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Eurozone Sentix index slumps to 7-month low in September

French Prime Minister Manuel Valls warned on Thursday that it would be a "very bad thing" if Britain left the EU, but warned that British demands cannot be met at any price.

[BERLIN] Sentiment in the eurozone weakened more than expected in September as a slowdown in China weighed on growth expectations, particularly in Europe's largest economy Germany, a survey showed on Monday.

Sentix research group's index tracking morale among investors and analysts in the euro zone slipped to 13.6 in September from 18.4 the previous month.

That was the lowest reading since February and below the Reuters consensus forecast for 16.1.

"While the perception of the current situation remains stable, economic expectations have cooled sharply," Sentix said in a statement. "Investors now see the slowdown in China as well as in other emerging markets as a significant burden for the euro zone's economy, which can no longer be compensated by good developments in the domestic euro zone economy or the United States," Sentix added.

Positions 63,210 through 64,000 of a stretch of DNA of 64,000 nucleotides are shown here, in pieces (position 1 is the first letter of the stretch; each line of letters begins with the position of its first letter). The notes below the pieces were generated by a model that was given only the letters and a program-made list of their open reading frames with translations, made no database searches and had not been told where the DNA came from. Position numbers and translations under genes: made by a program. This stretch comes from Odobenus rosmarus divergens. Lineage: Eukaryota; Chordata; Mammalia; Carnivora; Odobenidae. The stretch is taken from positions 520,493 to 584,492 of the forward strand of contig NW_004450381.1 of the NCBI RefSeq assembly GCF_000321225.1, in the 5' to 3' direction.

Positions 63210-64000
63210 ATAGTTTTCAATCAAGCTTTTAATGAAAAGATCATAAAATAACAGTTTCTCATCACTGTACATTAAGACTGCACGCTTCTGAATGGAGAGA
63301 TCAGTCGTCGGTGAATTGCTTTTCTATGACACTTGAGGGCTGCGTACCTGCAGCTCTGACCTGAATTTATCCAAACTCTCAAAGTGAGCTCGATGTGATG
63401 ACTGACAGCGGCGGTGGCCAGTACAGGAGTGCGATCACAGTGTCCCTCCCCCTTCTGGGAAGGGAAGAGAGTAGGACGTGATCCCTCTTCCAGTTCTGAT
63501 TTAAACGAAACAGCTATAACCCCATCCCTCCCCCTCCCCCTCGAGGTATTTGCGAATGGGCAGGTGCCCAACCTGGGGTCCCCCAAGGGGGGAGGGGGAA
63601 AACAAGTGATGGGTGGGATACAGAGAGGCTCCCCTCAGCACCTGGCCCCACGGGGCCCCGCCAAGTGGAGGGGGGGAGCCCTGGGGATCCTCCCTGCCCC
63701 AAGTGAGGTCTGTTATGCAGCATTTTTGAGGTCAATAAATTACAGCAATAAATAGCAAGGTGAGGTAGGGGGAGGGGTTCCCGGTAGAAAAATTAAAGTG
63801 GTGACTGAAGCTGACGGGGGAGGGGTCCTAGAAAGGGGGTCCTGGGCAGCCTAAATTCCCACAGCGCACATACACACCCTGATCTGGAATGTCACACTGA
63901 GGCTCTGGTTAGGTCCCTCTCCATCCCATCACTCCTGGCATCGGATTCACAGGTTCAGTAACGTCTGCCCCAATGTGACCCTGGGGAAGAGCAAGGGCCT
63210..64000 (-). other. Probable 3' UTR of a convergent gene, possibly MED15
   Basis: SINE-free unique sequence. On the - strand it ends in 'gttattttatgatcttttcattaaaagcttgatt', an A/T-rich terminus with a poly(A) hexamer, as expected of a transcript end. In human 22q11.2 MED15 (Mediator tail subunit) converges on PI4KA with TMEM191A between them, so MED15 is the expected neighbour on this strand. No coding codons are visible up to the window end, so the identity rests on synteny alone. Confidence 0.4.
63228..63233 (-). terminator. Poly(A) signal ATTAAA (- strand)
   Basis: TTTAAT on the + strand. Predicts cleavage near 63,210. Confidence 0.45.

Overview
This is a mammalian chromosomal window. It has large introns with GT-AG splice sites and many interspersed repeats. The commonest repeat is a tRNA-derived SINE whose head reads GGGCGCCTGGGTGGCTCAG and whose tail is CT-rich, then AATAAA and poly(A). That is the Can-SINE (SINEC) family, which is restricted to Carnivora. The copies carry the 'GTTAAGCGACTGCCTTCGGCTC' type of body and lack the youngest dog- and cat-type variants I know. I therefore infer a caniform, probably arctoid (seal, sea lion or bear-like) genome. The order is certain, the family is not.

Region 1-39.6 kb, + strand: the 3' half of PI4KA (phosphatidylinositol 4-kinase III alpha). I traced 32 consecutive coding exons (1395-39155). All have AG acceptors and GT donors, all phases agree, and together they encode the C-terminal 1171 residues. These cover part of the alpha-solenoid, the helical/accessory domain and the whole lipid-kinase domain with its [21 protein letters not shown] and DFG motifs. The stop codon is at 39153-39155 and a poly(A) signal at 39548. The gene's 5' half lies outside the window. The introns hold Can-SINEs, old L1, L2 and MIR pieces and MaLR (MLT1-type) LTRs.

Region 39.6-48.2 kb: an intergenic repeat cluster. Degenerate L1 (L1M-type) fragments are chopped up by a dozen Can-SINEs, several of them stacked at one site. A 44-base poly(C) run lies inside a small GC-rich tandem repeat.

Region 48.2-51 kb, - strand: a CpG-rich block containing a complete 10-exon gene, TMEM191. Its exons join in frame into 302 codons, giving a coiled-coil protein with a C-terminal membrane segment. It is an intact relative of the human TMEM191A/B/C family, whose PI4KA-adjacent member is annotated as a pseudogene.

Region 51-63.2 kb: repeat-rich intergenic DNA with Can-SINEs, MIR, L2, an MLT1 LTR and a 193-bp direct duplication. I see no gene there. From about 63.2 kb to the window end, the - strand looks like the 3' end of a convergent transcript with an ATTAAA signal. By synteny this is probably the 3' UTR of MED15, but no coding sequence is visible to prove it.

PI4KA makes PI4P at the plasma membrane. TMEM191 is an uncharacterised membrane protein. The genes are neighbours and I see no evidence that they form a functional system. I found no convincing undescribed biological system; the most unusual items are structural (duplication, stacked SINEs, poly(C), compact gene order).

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A sub-index of expectations for the euro zone's economy over the next six month tumbled 9.2 points to 12.3 in September, its lowest level since December 2014.

An index tracking Germany fell to 20.6 from 25.7, while the expectations component collapsed to 4.4. "Here expectations have already got very close to the zero line, which means that only a narrow majority are banking on an increase in economic momentum in six months time," Sentix said.

Uncertainty about the economic outlook for China, the world's second biggest economy, have rattled markets around the world in recent weeks.

Germany has the greatest trade exposure to China of the 28 European Union nations as it shipped 6.6 per cent of its exports there last year.

While the economy expanded by 0.4 per cent in the second quarter, industrial orders fell more than expected in July pointing to some weakness in the export engine that supported German growth in the first half of this year.

German industrial output rose in July at its fastest pace so far this year, however, suggesting the engine room of Europe's largest economy made a robust start to the second half despite a turbulent global backdrop.